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The Bugatti Hoax: Fake Russian Websites Behind False Story That Ukraine First Lady Olena Zelensky Purchased A $4.5M Bugatti

John Mark Dougan, an American ex-cop, now lives in Moscow and runs a network of AI-powered fake news sites

(BBC) A network of Russia-based websites masquerading as local American newspapers is pumping out fake stories as part of an AI-powered operation that is increasingly targeting the US election, a BBC investigation can reveal.

A former Florida police officer who relocated to Moscow is one of the key figures behind it.

The following would have been a bombshell report – if it were true.

Olena Zelenska, the first lady of Ukraine, allegedly bought a rare Bugatti Tourbillon sports car for 4.5m euros ($4.8m; £3.8m) while visiting Paris for D-Day commemorations in June. The source of the funds was supposedly American military aid money.

The story appeared on an obscure French website just days ago – and was swiftly debunked.

Experts pointed out strange anomalies on the invoice posted online. A whistleblower cited in the story appeared only in an oddly edited video that may have been artificially created. Bugatti issued a sharp denial, calling it “fake news”, and its Paris dealership threatened legal action against the people behind the false story.

But before the truth could even get its shoes on, the lie had gone viral. Influencers had already picked up the false story and spread it widely.

One X user, the pro-Russia, pro-Donald Trump activist Jackson Hinkle, posted a link seen by more than 6.5m people. Several other accounts spread the story to millions more X users – at least 12m in total, according to the site’s metrics.

It was a fake story, on a fake news website, designed to spread widely online, with its origins in a Russia-based disinformation operation BBC Verify first revealed last year – at which point the operation appeared to be trying to undermine Ukraine’s government.

A fake version of an invoice from a Bugatti dealership, with a "FAKE" stamp on it
Several errors – including spelling mistakes, punctuation and the use of English – were noticed on this fake invoice. But it still spread widely online

Our latest investigation, carried out over more than six months and involving the examination of hundreds of articles across dozens of websites, found that the operation has a new target – American voters.

Dozens of bogus stories tracked by the BBC appear aimed at influencing US voters and sowing distrust ahead of November’s election. Some have been roundly ignored but others have been shared by influencers and members of the US Congress.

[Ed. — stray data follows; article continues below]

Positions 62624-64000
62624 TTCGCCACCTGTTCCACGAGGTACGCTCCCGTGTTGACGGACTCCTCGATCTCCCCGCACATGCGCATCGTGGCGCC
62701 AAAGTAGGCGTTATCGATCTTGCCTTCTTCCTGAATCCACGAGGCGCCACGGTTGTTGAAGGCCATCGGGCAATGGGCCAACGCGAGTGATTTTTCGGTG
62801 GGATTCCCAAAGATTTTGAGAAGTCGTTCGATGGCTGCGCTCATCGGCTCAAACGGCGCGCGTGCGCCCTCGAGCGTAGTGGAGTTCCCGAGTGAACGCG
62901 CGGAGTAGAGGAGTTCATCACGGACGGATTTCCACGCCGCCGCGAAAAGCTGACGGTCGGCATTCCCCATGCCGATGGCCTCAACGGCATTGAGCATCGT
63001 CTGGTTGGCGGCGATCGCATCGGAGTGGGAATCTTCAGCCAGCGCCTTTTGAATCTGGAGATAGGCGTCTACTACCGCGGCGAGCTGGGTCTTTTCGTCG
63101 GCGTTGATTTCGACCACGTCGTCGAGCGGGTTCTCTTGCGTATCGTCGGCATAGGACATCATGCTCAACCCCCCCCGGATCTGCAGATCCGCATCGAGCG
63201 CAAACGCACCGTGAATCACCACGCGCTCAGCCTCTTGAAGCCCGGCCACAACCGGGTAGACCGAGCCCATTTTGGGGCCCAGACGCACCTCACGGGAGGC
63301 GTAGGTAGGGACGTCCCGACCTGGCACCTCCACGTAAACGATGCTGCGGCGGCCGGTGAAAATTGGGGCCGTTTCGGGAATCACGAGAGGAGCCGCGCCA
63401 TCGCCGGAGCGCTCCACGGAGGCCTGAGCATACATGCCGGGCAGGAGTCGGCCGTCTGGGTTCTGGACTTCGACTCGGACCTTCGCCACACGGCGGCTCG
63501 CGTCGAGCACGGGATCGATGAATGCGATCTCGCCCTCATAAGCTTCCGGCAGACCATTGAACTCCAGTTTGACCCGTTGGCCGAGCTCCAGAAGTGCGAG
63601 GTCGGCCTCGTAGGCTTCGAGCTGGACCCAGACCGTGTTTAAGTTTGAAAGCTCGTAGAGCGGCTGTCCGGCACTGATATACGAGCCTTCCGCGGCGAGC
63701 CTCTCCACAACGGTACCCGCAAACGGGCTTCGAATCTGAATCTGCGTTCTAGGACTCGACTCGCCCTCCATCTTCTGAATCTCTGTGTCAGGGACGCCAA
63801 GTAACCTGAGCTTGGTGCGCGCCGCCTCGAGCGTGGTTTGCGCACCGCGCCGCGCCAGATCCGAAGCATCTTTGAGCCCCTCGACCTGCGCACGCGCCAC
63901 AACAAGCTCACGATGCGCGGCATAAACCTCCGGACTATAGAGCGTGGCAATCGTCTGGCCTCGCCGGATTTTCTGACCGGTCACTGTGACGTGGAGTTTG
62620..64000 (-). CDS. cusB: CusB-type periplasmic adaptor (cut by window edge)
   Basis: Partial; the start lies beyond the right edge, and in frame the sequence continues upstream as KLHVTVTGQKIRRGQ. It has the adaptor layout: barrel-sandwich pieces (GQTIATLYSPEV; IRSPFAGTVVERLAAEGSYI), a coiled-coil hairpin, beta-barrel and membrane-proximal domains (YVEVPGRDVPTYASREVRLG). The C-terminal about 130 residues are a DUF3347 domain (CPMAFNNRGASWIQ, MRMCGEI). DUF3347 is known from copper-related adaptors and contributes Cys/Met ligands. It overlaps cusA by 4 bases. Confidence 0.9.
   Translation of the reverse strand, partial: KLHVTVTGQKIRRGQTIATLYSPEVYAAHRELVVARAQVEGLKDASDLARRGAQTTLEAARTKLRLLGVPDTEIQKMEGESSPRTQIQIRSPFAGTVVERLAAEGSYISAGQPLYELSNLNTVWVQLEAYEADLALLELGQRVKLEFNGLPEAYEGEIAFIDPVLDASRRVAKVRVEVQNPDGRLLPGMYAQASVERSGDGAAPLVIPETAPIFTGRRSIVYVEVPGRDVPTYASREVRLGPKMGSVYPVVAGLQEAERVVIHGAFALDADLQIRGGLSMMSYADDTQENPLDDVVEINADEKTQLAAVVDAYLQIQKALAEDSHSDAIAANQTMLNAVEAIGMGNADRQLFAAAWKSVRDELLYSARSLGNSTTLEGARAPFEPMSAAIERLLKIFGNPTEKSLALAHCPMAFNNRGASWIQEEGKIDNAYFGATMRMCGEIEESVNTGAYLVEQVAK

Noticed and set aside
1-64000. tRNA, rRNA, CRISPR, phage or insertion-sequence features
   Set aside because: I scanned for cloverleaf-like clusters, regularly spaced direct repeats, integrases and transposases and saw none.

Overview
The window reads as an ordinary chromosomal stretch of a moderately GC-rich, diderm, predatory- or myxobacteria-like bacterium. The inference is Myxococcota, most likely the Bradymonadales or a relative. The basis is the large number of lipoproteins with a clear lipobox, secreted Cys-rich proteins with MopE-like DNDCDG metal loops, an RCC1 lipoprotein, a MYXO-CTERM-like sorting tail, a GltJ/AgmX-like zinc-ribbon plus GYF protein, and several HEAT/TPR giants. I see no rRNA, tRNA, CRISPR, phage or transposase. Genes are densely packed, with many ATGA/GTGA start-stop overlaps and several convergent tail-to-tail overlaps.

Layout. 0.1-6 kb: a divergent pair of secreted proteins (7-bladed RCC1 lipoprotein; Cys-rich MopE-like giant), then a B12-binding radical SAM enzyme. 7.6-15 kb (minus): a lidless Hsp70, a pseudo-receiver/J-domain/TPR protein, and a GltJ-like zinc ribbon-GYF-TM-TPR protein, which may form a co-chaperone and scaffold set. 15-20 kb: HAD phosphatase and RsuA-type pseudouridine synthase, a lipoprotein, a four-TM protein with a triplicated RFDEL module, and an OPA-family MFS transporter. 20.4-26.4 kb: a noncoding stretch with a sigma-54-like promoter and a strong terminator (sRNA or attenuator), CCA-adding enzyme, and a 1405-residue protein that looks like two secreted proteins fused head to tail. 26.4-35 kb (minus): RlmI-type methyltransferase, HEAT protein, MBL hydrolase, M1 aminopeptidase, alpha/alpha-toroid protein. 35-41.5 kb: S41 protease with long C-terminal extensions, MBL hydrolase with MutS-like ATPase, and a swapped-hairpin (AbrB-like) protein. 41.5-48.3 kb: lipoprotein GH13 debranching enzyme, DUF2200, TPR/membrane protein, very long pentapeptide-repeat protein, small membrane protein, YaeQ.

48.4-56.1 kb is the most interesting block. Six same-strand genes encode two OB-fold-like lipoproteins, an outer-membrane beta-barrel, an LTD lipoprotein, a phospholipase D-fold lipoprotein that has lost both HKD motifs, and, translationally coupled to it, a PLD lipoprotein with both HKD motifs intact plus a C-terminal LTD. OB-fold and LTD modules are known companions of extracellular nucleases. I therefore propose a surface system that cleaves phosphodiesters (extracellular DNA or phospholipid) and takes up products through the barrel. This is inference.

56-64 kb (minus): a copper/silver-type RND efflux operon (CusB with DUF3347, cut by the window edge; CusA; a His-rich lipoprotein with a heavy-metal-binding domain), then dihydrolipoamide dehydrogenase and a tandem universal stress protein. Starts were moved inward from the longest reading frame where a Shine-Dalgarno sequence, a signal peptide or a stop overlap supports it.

The story of the Bugatti hit many of the top themes of the operation – Ukrainian corruption, US aid spending, and the inner workings of French high society.

Another fake which went viral earlier this year was more directly aimed at American politics.

It was published on a website called The Houston Post – one of dozens of sites with American-sounding names which are in reality run from Moscow – and alleged that the FBI illegally wiretapped Donald Trump’s Florida resort.

It played neatly into Trump’s allegations that the legal system is unfairly stacked against him, that there is a conspiracy to thwart his campaign, and that his opponents are using dirty tricks to undermine him. Mr Trump himself has accused the FBI of snooping on his conversations.

Experts say that the operation is just one part of a much larger ongoing effort, led from Moscow, to spread disinformation during the US election campaign.

While no hard evidence has emerged that these particular fake news websites are run by the Russian state, researchers say the scale and sophistication of the operation is broadly similar to previous Kremlin-backed efforts to spread disinformation in the West.

“Russia will be involved in the US 2024 election, as will others,” said Chris Krebs, who as the director of the US Cybersecurity and Infrastructure Security Agency was responsible for ensuring the integrity of the 2020 presidential election.

“We’re already seeing them – from a broader information operations perspective on social media and elsewhere – enter the fray, pushing against already contentious points in US politics,” he said.

The BBC contacted the Russian Foreign Ministry and Russia’s US and UK embassies, but received no response. We also attempted to contact Mr Hinkle for comment.

How the fakes spread

Chicago Chronicle Top, an image of an old-time newspaper with headlines and black and white drawings. Below that, a logo of the new Chicago Chronicle alongside a city skylineChicago Chronicle
The real Chicago Chronicle (top) had its heyday in the late 1800s. Below, the logo of the fake news site which appeared online in the last few months

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